4. Right in rem and Right in personam :

Right in rem is the entire right of a person available against the entire world. For example, right to property.

Right in personam is a right available against a definite or a specified person. For example, A debt is a right in personam. It can be available against only debtors.

5. Proprietary and Personal rights

Proprietary rights means person’s individual property rights which consists of things, assets in possession or ownership of a person. This right can be transferred. When the owner of Proprietary rights is dead then property right of that person transferred into his heirs. Example, inheritance right.

Personal rights means rights relating to his personal body. For example, affecting his character, liberty and status in the society. Personal rights are not transferable. It does with its owner.

6. Vested and Contingent rights

Vested rights are already complete rights where other facts are not necessary. A vested right is not dependent upon the fulfilment of any condition and it’s created an immediate proprietary rights , even though enjoyment may be postponed.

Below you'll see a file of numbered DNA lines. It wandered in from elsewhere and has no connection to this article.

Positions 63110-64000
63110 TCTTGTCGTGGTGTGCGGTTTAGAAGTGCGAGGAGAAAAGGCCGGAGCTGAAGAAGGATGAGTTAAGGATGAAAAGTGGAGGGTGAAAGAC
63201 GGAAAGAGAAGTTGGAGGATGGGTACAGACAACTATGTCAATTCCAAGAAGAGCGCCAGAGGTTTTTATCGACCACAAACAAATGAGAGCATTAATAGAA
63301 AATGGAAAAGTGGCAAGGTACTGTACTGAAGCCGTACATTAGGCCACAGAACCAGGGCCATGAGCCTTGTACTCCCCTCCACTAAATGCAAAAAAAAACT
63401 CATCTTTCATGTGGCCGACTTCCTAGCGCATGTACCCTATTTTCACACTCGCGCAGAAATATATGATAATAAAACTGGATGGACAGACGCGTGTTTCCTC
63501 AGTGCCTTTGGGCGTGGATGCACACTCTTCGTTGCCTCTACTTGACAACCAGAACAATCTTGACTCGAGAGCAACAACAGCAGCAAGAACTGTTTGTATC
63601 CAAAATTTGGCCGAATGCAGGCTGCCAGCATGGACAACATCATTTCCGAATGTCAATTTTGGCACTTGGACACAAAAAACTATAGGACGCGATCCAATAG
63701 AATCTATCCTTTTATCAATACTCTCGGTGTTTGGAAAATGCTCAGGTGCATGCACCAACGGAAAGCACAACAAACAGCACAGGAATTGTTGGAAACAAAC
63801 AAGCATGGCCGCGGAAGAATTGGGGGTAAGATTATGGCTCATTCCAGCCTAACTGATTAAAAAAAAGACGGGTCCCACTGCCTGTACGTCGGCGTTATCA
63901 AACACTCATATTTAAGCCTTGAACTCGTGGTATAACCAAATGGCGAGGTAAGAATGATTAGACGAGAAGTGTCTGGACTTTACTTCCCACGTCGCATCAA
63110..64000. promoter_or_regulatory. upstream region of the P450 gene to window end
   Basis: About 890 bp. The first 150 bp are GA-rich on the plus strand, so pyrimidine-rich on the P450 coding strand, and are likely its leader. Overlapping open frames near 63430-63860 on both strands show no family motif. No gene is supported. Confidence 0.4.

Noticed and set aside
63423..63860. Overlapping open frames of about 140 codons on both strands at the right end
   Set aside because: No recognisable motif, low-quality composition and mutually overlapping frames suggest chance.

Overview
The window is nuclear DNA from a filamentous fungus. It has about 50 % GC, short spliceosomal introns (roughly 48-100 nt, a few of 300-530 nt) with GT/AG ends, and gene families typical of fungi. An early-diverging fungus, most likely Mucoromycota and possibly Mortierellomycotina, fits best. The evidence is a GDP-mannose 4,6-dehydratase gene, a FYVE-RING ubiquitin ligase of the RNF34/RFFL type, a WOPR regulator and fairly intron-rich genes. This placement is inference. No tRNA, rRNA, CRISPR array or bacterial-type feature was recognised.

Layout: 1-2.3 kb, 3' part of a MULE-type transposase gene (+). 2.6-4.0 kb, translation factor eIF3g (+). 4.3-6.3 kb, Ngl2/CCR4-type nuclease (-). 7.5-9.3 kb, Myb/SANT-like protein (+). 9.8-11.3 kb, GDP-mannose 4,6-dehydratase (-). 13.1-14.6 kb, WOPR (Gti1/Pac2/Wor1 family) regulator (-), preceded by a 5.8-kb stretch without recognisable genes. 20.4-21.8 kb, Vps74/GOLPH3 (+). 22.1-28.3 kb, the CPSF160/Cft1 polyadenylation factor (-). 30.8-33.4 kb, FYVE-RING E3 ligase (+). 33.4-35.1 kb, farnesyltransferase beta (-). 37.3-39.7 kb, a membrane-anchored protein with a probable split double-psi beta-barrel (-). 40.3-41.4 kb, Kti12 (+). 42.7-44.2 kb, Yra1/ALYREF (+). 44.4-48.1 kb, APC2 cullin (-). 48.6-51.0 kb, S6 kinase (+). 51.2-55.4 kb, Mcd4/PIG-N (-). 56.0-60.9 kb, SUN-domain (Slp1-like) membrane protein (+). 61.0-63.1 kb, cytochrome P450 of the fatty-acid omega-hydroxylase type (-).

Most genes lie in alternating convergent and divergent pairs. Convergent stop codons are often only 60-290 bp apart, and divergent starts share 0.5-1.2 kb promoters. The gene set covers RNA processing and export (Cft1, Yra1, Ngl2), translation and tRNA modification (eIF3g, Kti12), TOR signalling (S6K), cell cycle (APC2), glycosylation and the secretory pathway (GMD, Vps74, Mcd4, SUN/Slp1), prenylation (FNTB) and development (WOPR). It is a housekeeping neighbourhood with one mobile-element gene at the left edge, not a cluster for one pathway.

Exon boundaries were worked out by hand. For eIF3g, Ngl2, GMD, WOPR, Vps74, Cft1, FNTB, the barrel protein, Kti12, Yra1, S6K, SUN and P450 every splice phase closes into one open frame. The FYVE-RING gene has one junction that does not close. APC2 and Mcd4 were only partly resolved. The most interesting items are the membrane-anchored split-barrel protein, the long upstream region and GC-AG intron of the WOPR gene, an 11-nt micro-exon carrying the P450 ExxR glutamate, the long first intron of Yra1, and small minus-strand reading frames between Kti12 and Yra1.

Contingent rights are conditional and incomplete rights. Contingent rights is dependent upon happening or non-happening of certain events which may or may not happen.

7. Principle and Accessory Rights

A principle right is a primary right of a person vested in him by the constitution. Principle rights means granted rights such as fundamental rights, because they are already given by the constitution.

Accessory right is a right which is connected with a rises out of the principle rights. It is also called remedial rights because of someone breaches principles rights then the need of accessory rights arises.

8. Perfect and Imperfect rights

A perfect right is one which corresponds to a perfect duty. A perfect duty is one which is not merely recognised by law but also enforced by law. Fundamental rights are the example of perfect rights.

Those rights which are recognised by the law but are not enforced by the court is called imperfect rights. The directive principles of state policy of our constitution is the example of imperfect rights.

9. Rights in re-propria and Right in re-Aliena

Right in re-Propria is a right in respect of one’s own property. Right in re-Propria relates with absolute ownership.

Right in re-Aliena is the right in respect of another person’s property. It is not related with absolute ownership but related with possession. Example, right of tenants to rented room.

According to Salmond, Legal rights involved five essential elements. They are as follows: